Welcome to my blog.

I work as Scala software developer and system engineer for satellite mission planning.

You can find me on GitHub.

Wayland & HiDPI

So far I never really cared for the difference between X11 and wayland, but I recently realized that wayland supports semi HiDPI setups whereas X11 doesn’t. And it also adds kinetic scrolling with touchpads.

That’s nice!

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Observations from using systemd-homed for a couple of days:

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My Arch setup

I like Arch Linux and use it for my systems whereever possible. In this post I’ll briefly go through my preferred Arch Linux setup.

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UTC is the Worst

UTC is the worst; and it’s going to get way worse:

Some time in the 22nd century, two leap seconds will be required every year. The current use of only the leap second opportunities in June and December will be insufficient, and the March and September options will have to be used. In the 25th century, four leap seconds will be required every year, so the current quarterly options will be insufficient. Thereafter there will need to be the possibility of leap seconds at the end of any month. In about two thousand years, even that will be insufficient, and there will have to be leap seconds that are not at the end of a month. In a few tens of thousands of years (the timing is uncertain), LOD will exceed 86,401 s, causing UTC to require more than one leap second per day.

In 40.000 years People will hate us for three things: Global warming, Nuclear waste, and UTC LEAP SECONDS!

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Algebraic Data Types In Scala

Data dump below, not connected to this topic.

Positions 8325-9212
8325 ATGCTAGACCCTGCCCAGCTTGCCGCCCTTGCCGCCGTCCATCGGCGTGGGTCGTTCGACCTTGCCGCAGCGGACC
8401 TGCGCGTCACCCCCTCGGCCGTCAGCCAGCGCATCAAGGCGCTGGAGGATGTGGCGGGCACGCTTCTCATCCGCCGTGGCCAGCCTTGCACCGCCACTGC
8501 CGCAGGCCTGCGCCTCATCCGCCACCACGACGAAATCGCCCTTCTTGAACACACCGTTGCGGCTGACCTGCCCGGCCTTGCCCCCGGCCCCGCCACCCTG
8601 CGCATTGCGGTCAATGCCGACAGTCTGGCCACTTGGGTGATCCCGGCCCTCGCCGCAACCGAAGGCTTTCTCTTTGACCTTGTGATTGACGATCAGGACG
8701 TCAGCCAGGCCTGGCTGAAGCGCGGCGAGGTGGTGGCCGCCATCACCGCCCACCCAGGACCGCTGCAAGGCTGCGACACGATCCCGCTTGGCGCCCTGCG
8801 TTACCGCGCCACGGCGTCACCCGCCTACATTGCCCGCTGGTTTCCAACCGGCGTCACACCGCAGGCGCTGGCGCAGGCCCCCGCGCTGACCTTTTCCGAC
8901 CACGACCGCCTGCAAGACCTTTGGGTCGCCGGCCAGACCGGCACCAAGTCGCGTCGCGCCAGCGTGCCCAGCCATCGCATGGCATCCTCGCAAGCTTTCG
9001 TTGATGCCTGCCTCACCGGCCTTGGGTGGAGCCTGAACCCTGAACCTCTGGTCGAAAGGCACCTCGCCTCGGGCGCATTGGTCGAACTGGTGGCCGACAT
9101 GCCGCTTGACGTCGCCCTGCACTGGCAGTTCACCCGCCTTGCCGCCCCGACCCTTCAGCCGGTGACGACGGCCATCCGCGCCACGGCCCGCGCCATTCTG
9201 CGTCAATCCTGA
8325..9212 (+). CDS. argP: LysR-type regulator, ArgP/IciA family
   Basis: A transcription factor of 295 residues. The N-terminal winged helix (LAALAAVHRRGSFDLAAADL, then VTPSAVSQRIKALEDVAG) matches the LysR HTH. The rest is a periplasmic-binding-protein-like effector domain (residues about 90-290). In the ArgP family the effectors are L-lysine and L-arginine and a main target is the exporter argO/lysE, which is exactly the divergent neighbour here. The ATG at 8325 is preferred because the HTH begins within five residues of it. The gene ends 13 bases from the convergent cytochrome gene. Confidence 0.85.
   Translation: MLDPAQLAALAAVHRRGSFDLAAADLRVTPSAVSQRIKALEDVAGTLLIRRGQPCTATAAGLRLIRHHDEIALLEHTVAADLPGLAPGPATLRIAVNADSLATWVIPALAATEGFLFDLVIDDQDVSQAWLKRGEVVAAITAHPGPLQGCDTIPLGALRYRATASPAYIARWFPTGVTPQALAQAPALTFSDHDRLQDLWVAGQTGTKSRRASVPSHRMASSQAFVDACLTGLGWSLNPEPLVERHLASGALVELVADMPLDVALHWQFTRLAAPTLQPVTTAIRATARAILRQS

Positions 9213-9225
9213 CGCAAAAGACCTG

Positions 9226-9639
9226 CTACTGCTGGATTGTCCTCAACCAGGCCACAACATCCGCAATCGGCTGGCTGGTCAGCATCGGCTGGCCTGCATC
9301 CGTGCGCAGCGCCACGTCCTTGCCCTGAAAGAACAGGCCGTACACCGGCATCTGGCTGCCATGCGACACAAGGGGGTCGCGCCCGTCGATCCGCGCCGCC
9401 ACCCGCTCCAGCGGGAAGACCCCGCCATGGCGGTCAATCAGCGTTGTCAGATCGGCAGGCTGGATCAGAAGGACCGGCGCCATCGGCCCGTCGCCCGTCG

Object-Oriented Meets Functional
Scala’s punchline, https://scala-lang.org

Scala claims to unite object-oriented and functional programming, and offers a rich set features from both worlds. Developers coming from object-oriented languages—Java in particular—quickly adopt the object-oriented features of Scala but often struggle to find their way around functional programming. Some aspects of functional programming found their way into object-oriented languages: Higher order functions or combinators like map and filter appear in today’s C# or Java code, and even a preference for immutable data structures spreads out into conventional object-oriented languages.

But algebraic data types (ADTs) still do not appear in object-oriented programming although these enable the true power of functional programming: Types well-founded on theory let us model the problem domain in types and thus help us write correct-by-construction code which provides a higher level of compile-time confidence than possible with the type systems of most object-oriented languages. This article aims to help developers from object-oriented languages understand what it means, and become familiar with the basic set of algebraic data types commonly used in functional programming and its appearance in Scala.

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SOAP, a convenient interface

Last week I got a big PDF with documentation about the almost-but-not-quite-entirely-unlike-REST HTTP API of an external partner. In the section about restrictions of their HTTP API:

For this functionality we recommend to use the SOAP API. This convenient interface offers almost unlimited possibilities to integrate Foo.

Emphasis mine. I have different memories of SOAP.

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Decode irregular JSON with Circe

The popular CI server Jenkins has a JSON API to access builds, but its JSON has a rather strange shape: Relevant information sits in a generic actions array containing objects of various different shapes (even empty objects for whatever reason):

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Emacs script pitfalls

Emacs isn’t just an editor, it’s an entire Emacs Lisp interpreter and environment. We can use Emacs Lisp not only to extend and customize our beloved editor, but also to write entire programs and applications. Nic Ferrier’s elnode server is the most ambitious Emacs Lisp application of this sort, but we can start at a smaller scale and try to write our shell scripts and tools with Emacs Lisp.

However, it turns out that writing programs in Emacs Lisp is more intricate than it looks at a first glance. Emacs decades-long history as interactive application have left deep marks in Emacs and Emacs Lisp, which make independent noninteractive scripts difficult.

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